News Feature | October 31, 2014

Google To Develop Nanoparticle Pills With Diagnostic Wristband

By Chuck Seegert, Ph.D.


Take a nanoparticle pill, then monitor health data on a wristband detector. This is the vision behind Google’s new system for the preventative diagnosis of cancer, stroke, heart attacks, and other diseases.

Much of current medicine is reactive, treating disease only after it is presented at a hospital or clinic. While this has had its successes, many diseases detected at this stage have already progressed too far. Cancer is one notable example, and researchers in this area are always striving to diagnose as early as possible.

The ideas behind Google’s new monitoring ambitions were sparked by the fortuitous experiences of one team member, according to a report by ABC News. Tom Stanis, a Google engineer, was hit by a car, and only when he was being examined did medical professionals find that he had a tumor on his kidney. Discovery of the disease wouldn’t have happened without his being injured, which prompted the team to start thinking about better ways for early detection.

"What we are trying to do is change medicine from reactive and transactional to proactive and preventative," said Dr. Andrew Conrad, molecular biologist and lead researcher on the project, in a recent BBC article.

Tentative design ideas are centered on cancer biomarkers, low-concentration molecules found in the blood that a nanoparticle can interact with. Wearing a wristband would allow the nanoparticles to be magnetically evaluated for results at an area where blood flows close to the skin.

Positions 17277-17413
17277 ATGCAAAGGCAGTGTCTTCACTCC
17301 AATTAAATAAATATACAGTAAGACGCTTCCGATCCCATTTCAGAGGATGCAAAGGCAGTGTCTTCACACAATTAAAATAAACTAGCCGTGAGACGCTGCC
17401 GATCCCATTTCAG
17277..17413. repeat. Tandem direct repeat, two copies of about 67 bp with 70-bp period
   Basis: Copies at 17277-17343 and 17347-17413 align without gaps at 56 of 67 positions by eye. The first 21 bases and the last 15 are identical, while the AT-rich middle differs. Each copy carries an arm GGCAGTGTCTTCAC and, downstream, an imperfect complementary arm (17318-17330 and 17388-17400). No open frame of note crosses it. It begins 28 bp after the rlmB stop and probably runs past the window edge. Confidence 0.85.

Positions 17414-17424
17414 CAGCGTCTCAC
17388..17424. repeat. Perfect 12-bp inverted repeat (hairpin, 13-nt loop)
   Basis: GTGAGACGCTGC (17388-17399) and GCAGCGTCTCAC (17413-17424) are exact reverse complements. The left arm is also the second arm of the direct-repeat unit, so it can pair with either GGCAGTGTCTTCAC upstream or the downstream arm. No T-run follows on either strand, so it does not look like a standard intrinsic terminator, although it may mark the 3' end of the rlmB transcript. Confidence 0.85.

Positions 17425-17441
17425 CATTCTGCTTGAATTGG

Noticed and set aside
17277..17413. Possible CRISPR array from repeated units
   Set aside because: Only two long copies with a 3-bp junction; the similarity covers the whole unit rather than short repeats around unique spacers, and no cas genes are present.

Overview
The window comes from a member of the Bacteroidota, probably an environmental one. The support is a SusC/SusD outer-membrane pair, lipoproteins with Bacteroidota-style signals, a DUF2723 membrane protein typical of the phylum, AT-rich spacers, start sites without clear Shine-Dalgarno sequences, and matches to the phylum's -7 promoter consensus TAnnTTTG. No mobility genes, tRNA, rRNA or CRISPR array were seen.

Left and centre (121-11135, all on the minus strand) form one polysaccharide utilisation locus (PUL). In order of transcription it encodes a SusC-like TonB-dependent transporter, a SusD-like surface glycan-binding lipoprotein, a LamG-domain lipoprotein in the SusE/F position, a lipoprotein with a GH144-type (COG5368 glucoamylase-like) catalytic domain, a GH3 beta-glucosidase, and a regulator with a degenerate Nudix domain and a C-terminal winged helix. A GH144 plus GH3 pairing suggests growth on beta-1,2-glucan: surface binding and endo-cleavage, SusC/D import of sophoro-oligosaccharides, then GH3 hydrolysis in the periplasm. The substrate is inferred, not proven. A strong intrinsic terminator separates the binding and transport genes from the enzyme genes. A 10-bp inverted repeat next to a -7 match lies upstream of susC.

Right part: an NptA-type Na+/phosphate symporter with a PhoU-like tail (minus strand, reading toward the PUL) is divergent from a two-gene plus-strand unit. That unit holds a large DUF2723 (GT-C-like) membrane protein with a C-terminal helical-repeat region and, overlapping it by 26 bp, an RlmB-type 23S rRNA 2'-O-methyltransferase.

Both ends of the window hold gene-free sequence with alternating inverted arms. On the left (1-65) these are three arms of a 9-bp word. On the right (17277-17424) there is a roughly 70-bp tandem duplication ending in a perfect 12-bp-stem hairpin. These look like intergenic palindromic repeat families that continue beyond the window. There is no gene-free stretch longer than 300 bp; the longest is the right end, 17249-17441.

“At this point, Google believes the cancer-detecting nanoparticles can be coated with antibodies that bind with specific proteins or cells associated with various maladies. The particles would remain in the blood and report back continuously on what they find over time,” Conrad said, according to ABC. "We want to make it simple and automatic and not invasive."

Experts in the field of cancer treatment and diagnosis are excited about the direction of Google’s project.

"There is an urgent need for this. If we can detect cancer or other diseases earlier, then we can intervene with either lifestyle changes or treatment,” said professor Paul Workman, chief executive of the Institute of Cancer Research in London, in the BBC article.

Early detection of disease through biomarkers is an area of medical device research that continues to intensify. Designs using microfluidics have shown much promise, while options using graphene are being researched as well.

Image Credit: “Google.” Carlos Luna. © 2008 (CC by 2.0):